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In the old days, the only way to tell if a dimension could be trusted was to actually check the math. Arguing that arrows help you identify sloppy drafting and checking is a point taken, but they also take up more room in a tight string.
Reply to
Michael Bulatovich
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I agree about the tight strings. But if a string is that tight I will switch to dots since on those strings even ticks are too big. Also the problem is not really happening that often on tight strings but more often is the result of the draftsperson zooming out and they have a dimension already on the page to which the location of the new string snaps. I have also seen it when a previous dimension string is selected to continue and the start end orientation is not the same as what the continue is doing. Usually pretty obvious, but when one of the dimensions is relatively small and the other is relatively large, it can easily be missed during checking, but if you routinely check arrowheads, the problem almost is never missed.
If you use an open arrow head, the arrows look like dual ticks crossing each other.
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Michael Bulatovich wrote:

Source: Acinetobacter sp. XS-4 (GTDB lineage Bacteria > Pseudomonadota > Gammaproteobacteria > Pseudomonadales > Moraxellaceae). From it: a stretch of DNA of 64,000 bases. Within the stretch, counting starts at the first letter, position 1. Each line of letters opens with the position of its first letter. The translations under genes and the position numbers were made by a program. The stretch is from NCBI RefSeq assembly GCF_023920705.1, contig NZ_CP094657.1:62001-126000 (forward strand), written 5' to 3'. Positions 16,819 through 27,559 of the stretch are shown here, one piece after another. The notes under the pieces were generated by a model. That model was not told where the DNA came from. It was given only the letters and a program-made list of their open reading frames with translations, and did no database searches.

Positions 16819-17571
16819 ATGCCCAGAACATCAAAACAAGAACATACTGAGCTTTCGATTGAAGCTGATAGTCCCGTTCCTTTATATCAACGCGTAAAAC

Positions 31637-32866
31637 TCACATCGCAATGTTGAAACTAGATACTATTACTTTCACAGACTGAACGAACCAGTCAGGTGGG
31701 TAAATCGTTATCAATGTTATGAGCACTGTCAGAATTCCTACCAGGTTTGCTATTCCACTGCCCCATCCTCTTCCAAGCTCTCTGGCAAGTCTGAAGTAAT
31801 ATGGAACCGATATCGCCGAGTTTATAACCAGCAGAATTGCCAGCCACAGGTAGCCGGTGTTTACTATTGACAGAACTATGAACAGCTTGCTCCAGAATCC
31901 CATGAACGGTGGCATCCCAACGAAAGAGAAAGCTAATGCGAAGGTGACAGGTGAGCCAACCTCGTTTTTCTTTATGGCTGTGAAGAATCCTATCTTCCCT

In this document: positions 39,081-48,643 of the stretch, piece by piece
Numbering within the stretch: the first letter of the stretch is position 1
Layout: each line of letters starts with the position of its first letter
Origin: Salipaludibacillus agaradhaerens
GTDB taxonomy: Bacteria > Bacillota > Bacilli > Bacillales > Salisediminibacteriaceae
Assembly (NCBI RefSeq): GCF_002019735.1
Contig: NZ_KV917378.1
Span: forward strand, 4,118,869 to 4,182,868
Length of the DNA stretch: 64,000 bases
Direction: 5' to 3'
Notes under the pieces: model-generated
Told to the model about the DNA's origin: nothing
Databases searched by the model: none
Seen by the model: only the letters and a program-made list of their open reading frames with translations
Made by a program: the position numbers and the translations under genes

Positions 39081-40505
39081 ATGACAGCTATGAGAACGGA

Reply to
JG
the wife, the boss, still insists on adding up every dimension string. I hope that this is a good way for her to check the drawing for other stuff, because it's been a LONG time since she caught me with an OOPS. time = money......
anybody have a suggestion - I can't get her to let me use stacked fractions, and on a tight string is would sure help sometimes.....
[ can use all the help I can get ]
Reply to
roy
tis easier on the eyes...
In fact, I've had to replaced those marks with my own block, as the only way I could figure to not plot variable length extention lines and still keep the dims origins on their objects, is to make the extention lines a non-printing colour [ 'white' pen,] which then renders the standard marks 'invisable' too...
-- R'zenboom
Reply to
R'zenboom
what standards are PE's & SE's supporting these days, Bob? :}
-- R'zenboom
Reply to
R'zenboom
I don't use any nationally recognized standard. I looked at the AIA standard, but find it almost incomprehensible. The other thing is some clients have their own standard, so you set stuck using that one.
In my opinion any layering standard that names the layers clearly with a name that defines the layer's relationship to the building, site or other matter at hand will work just fine.
For a building you might have a group of layer that start with "G-" to define layers that cover an entire building, then start go with "F-" layers to convey foundation information, then "1-" layers and on up the building until you get to "R-" layers for the roof.
My $0.02 worth anyway.
Reply to
Bob Morrison

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